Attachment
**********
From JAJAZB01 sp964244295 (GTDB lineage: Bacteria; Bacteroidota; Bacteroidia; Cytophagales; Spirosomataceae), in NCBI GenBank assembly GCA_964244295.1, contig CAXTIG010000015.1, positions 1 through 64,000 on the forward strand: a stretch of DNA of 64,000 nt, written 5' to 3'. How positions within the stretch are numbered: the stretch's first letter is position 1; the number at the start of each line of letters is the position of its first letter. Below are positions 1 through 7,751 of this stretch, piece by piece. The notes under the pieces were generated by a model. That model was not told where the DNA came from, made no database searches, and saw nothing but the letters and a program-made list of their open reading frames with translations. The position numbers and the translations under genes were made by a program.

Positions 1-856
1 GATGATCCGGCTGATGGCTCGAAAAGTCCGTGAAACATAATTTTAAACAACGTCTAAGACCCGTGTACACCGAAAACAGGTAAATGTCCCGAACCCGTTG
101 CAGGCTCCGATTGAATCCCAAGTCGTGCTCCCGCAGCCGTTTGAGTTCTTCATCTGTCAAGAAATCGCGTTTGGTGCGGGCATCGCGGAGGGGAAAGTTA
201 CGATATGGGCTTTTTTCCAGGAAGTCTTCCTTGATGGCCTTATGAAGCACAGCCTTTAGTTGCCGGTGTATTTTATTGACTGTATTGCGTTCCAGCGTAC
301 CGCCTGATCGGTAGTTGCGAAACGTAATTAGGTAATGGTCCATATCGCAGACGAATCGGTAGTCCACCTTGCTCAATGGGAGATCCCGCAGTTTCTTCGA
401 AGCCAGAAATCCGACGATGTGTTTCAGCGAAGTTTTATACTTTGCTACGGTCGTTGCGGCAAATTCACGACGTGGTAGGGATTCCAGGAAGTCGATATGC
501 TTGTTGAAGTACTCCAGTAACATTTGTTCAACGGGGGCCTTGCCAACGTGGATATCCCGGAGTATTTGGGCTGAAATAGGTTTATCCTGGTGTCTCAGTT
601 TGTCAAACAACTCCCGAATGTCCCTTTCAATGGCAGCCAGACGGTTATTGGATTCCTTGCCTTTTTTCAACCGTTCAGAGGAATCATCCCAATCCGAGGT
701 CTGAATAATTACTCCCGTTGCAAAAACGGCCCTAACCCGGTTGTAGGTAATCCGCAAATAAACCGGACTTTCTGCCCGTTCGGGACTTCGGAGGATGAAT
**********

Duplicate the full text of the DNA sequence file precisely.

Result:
From JAJAZB01 sp964244295 (GTDB lineage: Bacteria; Bacteroidota; Bacteroidia; Cytophagales; Spirosomataceae), in NCBI GenBank assembly GCA_964244295.1, contig CAXTIG010000015.1, positions 1 through 64,000 on the forward strand: a stretch of DNA of 64,000 nt, written 5' to 3'. How positions within the stretch are numbered: the stretch's first letter is position 1; the number at the start of each line of letters is the position of its first letter. Below are positions 1 through 7,751 of this stretch, piece by piece. The notes under the pieces were generated by a model. That model was not told where the DNA came from, made no database searches, and saw nothing but the letters and a program-made list of their open reading frames with translations. The position numbers and the translations under genes were made by a program.

Positions 1-856
1 GATGATCCGGCTGATGGCTCGAAAAGTCCGTGAAACATAATTTTAAACAACGTCTAAGACCCGTGTACACCGAAAACAGGTAAATGTCCCGAACCCGTTG
101 CAGGCTCCGATTGAATCCCAAGTCGTGCTCCCGCAGCCGTTTGAGTTCTTCATCTGTCAAGAAATCGCGTTTGGTGCGGGCATCGCGGAGGGGAAAGTTA
201 CGATATGGGCTTTTTTCCAGGAAGTCTTCCTTGATGGCCTTATGAAGCACAGCCTTTAGTTGCCGGTGTATTTTATTGACTGTATTGCGTTCCAGCGTAC
301 CGCCTGATCGGTAGTTGCGAAACGTAATTAGGTAATGGTCCATATCGCAGACGAATCGGTAGTCCACCTTGCTCAATGGGAGATCCCGCAGTTTCTTCGA
401 AGCCAGAAATCCGACGATGTGTTTCAGCGAAGTTTTATACTTTGCTACGGTCGTTGCGGCAAATTCACGACGTGGTAGGGATTCCAGGAAGTCGATATGC
501 TTGTTGAAGTACTCCAGTAACATTTGTTCAACGGGGGCCTTGCCAACGTGGATATCCCGGAGTATTTGGGCTGAAATAGGTTTATCCTGGTGTCTCAGTT
601 TGTCAAACAACTCCCGAATGTCCCTTTCAATGGCAGCCAGACGGTTATTGGATTCCTTGCCTTTTTTCAACCGTTCAGAGGAATCATCCCAATCCGAGGT
701 CTGAATAATTACTCCCGTTGCAAAAACGGCCCTAACCCGGTTGTAGGTAATCCGCAAATAAACCGGACTTTCTGCCCGTTCGGGACTTCGGAGGATGAAT